The only thing I would worry about is how many times you have opened your fermenter and stuck your face in there. It will most likely be fine but by doing this you have drastically increased the possibility of contamination. I don't really see anything wrong with your recipe. The flavors will most likely clear up with time. If you like to closely observe the process of your fermentations as I do, I would recommend switching to glass carboys for primary and secondary fermentation. Just let the fermenting wort / beer do its thing, give it some time, be patient, and then be critical enough to make changes for next time. Don't be afraid to experiment like that, I do it all the time. Sometimes experimental brews come out awesome and sometimes not so good. If you are careful with your sanitation, it is hard to make something that is totally undrinkable. Also, if you don't like making starters (I don't either), try using Fermentis yeast (saflager, safale, etc.) the cell counts are much higher so a starter isn't necessary for normal gravity beers. I always pitch two packets, which combined are less expensive than one vial of WL and my fermentations start and end very fast.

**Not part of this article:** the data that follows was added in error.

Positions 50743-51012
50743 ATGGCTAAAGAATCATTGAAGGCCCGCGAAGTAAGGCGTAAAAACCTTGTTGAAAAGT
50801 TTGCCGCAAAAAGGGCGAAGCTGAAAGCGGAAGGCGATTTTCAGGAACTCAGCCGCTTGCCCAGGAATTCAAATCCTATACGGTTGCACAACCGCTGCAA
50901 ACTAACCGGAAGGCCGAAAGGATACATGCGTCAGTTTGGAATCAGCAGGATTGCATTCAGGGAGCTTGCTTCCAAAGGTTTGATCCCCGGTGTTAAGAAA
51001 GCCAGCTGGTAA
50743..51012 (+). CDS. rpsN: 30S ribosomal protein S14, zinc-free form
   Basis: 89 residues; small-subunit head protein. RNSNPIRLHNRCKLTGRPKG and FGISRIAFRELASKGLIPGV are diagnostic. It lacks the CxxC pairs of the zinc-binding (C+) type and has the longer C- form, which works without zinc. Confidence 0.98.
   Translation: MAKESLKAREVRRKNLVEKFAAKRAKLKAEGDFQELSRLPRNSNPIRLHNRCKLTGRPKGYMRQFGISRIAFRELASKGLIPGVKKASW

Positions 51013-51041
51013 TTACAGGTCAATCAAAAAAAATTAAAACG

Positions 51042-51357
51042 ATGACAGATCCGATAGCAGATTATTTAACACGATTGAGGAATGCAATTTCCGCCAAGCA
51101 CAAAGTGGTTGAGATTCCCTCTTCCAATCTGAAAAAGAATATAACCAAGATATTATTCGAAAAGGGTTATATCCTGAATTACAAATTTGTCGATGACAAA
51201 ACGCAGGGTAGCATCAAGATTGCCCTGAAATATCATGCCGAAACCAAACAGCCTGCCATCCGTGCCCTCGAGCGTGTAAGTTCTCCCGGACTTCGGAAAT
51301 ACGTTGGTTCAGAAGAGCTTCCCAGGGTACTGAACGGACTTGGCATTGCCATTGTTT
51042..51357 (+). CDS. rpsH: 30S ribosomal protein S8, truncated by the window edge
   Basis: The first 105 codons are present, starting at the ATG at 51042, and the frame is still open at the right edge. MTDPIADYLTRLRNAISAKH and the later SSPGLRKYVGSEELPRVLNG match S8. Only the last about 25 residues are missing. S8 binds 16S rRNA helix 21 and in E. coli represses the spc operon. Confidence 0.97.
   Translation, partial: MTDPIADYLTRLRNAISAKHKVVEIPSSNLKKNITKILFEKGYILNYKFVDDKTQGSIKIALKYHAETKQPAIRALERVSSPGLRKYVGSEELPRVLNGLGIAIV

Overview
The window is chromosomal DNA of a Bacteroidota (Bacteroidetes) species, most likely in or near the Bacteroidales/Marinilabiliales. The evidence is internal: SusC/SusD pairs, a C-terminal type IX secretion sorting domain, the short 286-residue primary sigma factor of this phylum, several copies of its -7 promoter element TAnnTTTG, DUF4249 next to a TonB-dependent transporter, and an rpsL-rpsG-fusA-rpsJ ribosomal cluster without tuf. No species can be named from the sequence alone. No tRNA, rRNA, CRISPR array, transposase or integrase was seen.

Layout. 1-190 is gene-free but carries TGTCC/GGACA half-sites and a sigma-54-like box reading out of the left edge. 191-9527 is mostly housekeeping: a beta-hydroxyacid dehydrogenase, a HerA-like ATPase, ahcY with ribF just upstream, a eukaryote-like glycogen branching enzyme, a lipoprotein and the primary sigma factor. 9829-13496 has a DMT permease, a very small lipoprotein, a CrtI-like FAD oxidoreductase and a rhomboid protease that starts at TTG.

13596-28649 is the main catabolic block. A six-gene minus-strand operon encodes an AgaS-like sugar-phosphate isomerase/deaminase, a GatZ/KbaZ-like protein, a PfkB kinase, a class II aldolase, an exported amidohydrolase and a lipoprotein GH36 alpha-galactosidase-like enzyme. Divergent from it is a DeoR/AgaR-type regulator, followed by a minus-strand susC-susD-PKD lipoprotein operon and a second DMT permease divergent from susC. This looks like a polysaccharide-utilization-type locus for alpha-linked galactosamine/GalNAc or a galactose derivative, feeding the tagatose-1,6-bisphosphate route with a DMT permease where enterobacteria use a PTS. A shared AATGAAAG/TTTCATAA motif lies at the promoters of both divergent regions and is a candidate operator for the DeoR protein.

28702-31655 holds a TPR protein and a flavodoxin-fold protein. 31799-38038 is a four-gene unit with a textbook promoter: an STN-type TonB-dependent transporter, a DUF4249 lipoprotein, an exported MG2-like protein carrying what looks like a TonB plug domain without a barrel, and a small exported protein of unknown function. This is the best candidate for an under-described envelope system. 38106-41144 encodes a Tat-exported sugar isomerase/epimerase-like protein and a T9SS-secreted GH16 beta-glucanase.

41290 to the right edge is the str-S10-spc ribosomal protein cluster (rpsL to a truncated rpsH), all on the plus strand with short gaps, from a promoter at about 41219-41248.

Pash91 12-09-2009 07:04 PM

Jon, thanks for the information. I actually haven't opened it more than twice, but I can really smell it from the airlock hole.
I'm awaiting delivery of 2 glass carboys and 2 better bottles so I should be set once those arrive.
I'm pretty careful with sanitation, which is why this would surprise me if that was the case.
Lastly, I don't mind making starters, I was just 1) uneducated enough to not know they were still necessary with liquid yeast and 2), not smart enough to take the time and make one.

I thought I'd have this one in bottles in 8 days, but I think I'll leave it in secondary for a month when I go on break.

JonK331 12-09-2009 07:16 PM

Nice! I bet it will be great. Keep experimenting. THose of us who are not afraid to experiment and don't always follow recipes end up as better brewers. Proper technique is only half the equation, recipe formulation is the other. SUre, you might get some off batches but the learning experience is certainly worth it. I have a brewer buddy who only makes recipes. He makes good beer but without the recipes he can't make ****. That's downright embarrassing if you ask me. Cheers and happy brewing!

bonzombiekitty 12-09-2009 07:17 PM